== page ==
What strategies should governments adopt to improve the health of their citizens? In the midst of the COVID-19 syndrome, it would be easy to turn our attention to global health security – at least strong public health and health systems. The WHO has based its global health strategy on three pillars: universal health coverage, health cases and better health and well-being. The indispensable elements of robust public health and health care are well known and endlessly practiced – a skilled health workforce; efficient, secure and high quality healthcare information systems; access to essential medicines adequate funding and good governance. But has the outlook for global health been too narrow? Have health leaders and lawyers lacked the key determinants of human health?
But GBD also reveals once again that health depends on more than health systems. The strong correlation between health and the socio-demographic index – a summary measure of a country’s overall development based on the average income per capita. Population, educational attainment and overall fertility – suggests that the health sector should consider redefining its level of concern.
GBD 2019 also offers a revised theory of the demographic transition and delimits seven separate phases. A particular innovation is the idea of late transition and post-transition phases, broken down by migration status. 35 countries, largely in sub-Saharan Africa and the Middle East, are in the middle transition with declining birth and death rates (as of 2019, no countries were in the pre-transition phase). Countries such as Brazil, China and the United States are in the late transition phase, where the number of deaths is plateau, while the birth rate continues to fall. The last phase after the transition is when the birth rate is lower than the death rate and the natural population growth is negative – as seen in Japan, Italy and Russia. An important and overlooked influence on these demographic phases is migration. 17 countries, including Spain, Greece and many Eastern European countries, are in “an uncertain state” – in the post-migration phase. Policies are needed here to reduce the social and economic impact of an increasingly inverted population pyramid – encouraging immigration can be a way to help.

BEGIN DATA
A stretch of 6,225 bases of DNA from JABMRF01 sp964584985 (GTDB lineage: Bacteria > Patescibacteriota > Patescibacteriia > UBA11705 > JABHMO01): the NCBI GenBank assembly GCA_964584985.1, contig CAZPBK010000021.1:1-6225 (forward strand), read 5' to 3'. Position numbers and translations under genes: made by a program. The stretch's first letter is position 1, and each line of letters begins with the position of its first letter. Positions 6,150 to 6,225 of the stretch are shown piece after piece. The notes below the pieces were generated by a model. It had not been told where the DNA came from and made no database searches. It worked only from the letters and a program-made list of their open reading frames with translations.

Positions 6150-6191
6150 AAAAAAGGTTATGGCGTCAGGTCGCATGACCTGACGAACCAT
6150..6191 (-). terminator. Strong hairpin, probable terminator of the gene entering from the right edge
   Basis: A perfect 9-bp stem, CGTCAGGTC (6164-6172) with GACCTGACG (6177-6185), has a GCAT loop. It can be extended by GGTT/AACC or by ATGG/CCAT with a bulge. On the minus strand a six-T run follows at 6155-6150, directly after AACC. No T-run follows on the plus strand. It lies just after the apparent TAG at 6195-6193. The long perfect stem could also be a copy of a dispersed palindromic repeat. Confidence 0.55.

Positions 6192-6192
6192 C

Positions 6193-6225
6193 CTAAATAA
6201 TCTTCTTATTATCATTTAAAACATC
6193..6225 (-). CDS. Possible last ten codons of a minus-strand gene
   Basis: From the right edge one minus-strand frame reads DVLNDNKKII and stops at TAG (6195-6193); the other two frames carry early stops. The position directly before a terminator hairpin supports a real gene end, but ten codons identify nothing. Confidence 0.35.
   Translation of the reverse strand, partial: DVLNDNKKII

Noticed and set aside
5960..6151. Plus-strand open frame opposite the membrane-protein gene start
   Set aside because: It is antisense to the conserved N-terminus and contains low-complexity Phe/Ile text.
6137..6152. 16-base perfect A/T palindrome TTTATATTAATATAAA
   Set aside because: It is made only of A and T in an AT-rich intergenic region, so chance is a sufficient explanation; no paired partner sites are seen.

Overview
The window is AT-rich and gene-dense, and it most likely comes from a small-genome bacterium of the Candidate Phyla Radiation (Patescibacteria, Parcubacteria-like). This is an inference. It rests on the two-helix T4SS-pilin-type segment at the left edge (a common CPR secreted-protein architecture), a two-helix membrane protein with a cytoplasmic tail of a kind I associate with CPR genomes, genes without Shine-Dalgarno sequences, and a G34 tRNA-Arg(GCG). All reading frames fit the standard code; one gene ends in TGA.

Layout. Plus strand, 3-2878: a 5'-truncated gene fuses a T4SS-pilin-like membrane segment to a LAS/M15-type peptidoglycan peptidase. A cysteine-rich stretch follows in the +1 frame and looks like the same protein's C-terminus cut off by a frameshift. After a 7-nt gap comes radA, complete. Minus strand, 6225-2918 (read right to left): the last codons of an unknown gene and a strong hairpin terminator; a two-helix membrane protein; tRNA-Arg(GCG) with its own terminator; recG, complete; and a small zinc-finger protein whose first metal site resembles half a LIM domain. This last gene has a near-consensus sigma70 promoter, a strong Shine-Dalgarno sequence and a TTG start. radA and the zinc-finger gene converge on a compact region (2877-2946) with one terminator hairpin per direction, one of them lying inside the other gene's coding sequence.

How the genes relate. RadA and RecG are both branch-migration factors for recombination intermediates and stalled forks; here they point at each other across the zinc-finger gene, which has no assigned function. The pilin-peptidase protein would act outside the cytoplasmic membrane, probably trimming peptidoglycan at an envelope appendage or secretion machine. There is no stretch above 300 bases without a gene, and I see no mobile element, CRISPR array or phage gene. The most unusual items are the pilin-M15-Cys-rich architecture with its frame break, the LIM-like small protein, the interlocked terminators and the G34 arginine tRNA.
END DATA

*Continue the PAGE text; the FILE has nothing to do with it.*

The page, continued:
None of these arguments suggest that universal health coverage and global health security are irrelevant to health. As the GBD 2019 authors claim, some countries have longer life expectancy than their stage of development would predict. These overperforming nations – such as Niger, Ethiopia, Portugal and Spain – are likely to have superior public health and health care policies. What GBD 2019 suggests is that the global healthcare community needs to radically rethink its vision. An exclusive focus on health care is a mistake. Health is created from a broader prospectus that includes the quality of education (primary to tertiary), economic growth, gender equality and migration policy.
Published: October 17, 2020
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